"Colonel," Ed said suddenly. "Look, I just want to say...you'd better not waste this, alright? I only agreed to this because you didn't deserve what happened to you. It wasn't like with me and Al, you got dragged into it against your will. But this right here is your choice, and the lives that went into that Stone deserve to have their sacrifice mean something. So don't screw up!"
"I don't plan on it," Roy promised him. He felt Marcoh set the Stone on his brow and held absolutely still as the doctor laid his fingers over Roy's temples. After a breathless pause, alchemic energy crackled and coursed into his eyes and along the delicate nerves to the occipital lobe at the back of his brain, the raw power encircling his head in a fiery crown.
Roy gritted his teeth, anticipating agony like he had felt when he lay helpless beneath Bradley's swords, but this transmutation was careful and controlled, a caress as opposed to a tidal wave. Bright red light burned the darkness away and dazzled him, and suddenly Roy was the Philosopher's Stone. He was within it even as it was within him. Desperate, pleading voices echoed in his mind and broken fragments of memory flashed before his closed eyes. Once again he felt a faint echo of the hot desert sun on his face, but instead of bringing a surge of remorse and self-loathing, Roy was swept up in nostalgia and longing. He wanted to return to the desert and taste the sweet cactus fruits and the clear waters of the oasis, to walk in dusty streets with his brethren and kneel before the altars of Ishvala.
This, Roy realized in wonder, was what remained of the Ishvalans that had been sacrificed to create this Stone. These memories and emotions that made up the core of their being, this yearning to return to the place they belonged. To return home where their loved ones waited for them.
You'll see it again, Roy swore without words. As the handful of souls were snuffed out one by one, the last part of themselves spent making him whole again, Roy held fast to those bits and pieces of individuality. I'll take you there, and you'll see your home again. You'll see it through my eyes.
"Did it work?" Ed asked anxiously as the transmutation ended, leaving Roy with only the darkness behind his eyelids. "Well?"
"Sir?" Hawkeye called to him. She brushed the bangs from his forehead. "Roy..."
Roy opened his eyes.
A king is nothing without his people, just as they would be lost without him. I learned that one simple fact by playing chess, if you can believe it. The concept seemed so simple back then. Each piece has its place, each one has its own skills and its own position in the hierarchy. The king is the one who leads them and ultimately sends them forth into battle, and if he does not use those pieces wisely and to their fullest potential, even the greatest of kings can fall.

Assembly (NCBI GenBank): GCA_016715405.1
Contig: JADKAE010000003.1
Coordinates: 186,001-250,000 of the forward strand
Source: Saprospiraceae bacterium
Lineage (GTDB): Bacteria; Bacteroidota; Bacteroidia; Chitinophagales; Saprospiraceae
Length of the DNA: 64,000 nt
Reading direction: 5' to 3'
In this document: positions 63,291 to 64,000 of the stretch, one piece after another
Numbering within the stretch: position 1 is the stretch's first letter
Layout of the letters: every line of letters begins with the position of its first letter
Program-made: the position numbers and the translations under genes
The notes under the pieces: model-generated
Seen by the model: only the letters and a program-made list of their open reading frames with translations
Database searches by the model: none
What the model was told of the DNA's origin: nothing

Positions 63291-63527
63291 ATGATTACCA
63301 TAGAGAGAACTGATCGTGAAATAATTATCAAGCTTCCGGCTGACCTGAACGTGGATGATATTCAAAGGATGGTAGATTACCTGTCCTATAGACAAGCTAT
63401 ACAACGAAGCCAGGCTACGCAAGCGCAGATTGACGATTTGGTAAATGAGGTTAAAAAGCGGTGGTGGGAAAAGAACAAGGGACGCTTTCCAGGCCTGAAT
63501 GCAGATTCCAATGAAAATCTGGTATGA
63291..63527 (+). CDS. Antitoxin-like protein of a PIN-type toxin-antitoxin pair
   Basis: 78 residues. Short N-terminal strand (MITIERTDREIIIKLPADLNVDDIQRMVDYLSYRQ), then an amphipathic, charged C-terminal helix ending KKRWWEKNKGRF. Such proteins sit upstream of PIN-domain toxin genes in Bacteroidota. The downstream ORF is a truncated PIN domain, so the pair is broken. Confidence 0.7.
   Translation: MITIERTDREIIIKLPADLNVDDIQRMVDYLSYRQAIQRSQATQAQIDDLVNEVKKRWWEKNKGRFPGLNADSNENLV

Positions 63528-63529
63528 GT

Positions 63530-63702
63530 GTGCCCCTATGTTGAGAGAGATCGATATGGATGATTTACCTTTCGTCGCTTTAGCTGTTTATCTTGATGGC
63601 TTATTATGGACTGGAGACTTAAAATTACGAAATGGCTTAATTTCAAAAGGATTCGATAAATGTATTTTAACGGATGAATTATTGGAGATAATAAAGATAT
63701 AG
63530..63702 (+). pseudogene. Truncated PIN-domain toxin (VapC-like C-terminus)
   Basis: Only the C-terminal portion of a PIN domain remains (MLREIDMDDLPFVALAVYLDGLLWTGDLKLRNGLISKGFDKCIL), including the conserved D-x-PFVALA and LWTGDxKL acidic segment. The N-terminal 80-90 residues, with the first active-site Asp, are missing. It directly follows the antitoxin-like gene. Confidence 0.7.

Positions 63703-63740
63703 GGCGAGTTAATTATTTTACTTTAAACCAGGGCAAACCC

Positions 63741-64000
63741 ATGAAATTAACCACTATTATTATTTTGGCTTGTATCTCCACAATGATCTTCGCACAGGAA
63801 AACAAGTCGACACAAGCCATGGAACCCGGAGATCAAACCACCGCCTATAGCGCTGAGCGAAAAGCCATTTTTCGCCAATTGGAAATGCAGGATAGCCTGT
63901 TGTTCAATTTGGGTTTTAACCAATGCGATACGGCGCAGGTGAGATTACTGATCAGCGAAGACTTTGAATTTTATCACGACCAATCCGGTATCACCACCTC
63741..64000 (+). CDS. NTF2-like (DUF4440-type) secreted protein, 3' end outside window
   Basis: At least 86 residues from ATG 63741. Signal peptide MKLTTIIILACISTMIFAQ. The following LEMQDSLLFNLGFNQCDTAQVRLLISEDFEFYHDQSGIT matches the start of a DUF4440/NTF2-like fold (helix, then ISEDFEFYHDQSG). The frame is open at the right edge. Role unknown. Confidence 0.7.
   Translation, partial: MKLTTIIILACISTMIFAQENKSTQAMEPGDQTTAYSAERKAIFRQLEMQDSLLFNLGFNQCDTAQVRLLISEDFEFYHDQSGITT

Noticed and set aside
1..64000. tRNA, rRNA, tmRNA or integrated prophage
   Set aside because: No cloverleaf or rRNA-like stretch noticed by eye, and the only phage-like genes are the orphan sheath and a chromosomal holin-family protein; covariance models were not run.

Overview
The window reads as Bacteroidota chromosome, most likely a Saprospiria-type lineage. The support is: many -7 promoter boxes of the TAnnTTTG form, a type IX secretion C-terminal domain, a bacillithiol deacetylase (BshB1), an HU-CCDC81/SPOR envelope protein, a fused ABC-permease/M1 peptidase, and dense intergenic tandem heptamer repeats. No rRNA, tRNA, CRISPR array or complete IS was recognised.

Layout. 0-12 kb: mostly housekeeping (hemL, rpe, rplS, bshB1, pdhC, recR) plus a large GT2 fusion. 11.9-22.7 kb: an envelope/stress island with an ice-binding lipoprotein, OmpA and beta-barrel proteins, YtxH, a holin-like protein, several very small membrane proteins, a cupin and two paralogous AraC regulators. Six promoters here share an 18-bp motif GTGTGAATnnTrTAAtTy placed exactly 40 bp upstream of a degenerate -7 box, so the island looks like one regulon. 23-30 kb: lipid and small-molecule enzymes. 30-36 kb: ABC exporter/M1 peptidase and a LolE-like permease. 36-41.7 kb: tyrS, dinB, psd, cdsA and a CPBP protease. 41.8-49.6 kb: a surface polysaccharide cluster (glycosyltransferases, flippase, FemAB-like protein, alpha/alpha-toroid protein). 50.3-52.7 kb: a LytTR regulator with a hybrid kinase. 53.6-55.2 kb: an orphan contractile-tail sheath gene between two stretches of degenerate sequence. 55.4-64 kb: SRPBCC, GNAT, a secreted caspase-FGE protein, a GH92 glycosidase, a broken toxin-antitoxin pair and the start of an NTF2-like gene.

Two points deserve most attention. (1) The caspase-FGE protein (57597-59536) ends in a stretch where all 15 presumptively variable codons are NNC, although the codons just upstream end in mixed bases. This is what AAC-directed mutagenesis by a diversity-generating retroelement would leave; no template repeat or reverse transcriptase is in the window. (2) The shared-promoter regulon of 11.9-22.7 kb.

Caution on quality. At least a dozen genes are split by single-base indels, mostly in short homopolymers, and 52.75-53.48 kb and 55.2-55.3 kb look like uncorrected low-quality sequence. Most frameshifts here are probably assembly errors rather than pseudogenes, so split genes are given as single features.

But there are flaws in that game. Many flaws. The king is not permitted to be in danger, yet my queen often berates me for throwing myself into harm's way at the least opportunity. Knights are the most mobile pieces on the board, and a knight who is immobilized is useless. There are plenty of pawns, all of them exactly the same, and they wouldn't dream of changing sides right in the middle of a game. In chess, numerous sacrifices are necessary so that the higher ranking pieces can stay standing.
But real life is not a game, and people are not chess pieces. Maybe they started out that way in the beginning, but I can't see them as mere tools now that they have faces and voices. One by one, they became people to me and wormed their way into my heart. For their individuality, I value them. For their loyalty and sacrifices, I love them. I'll never take them for granted, I'll never consider them worthless. How could I now that I know the true value of a human soul? Maybe it's foolish for a king to think this way, but let's face it, I'm only on this throne for as long as it takes them to get fed up with me and knock me flat on the board.
I will see Ishval restored and give back some of what I have taken. I will send these people forth as my vassals and trust them to do as they have always done. I will ensure this country is set on the right path, but I won't do it without them. Now you know my story, and theirs as well. I am Colonel Roy Mustang, and they are the reason I have made it this far.
A.N. Oh my God, I am DONE! This is a very surreal experience for me because I have never spent this much time and energy on a single story. An entire YEAR of my life went into writing this! I actually loved having this as a work in progress because Allegiance was what I turned to when I had nothing else to work on, and I'm a little emotional now that it's over. I'm going to miss looking at my laptop and saying to myself, "Oh yeah, I should really get going on that next chapter..."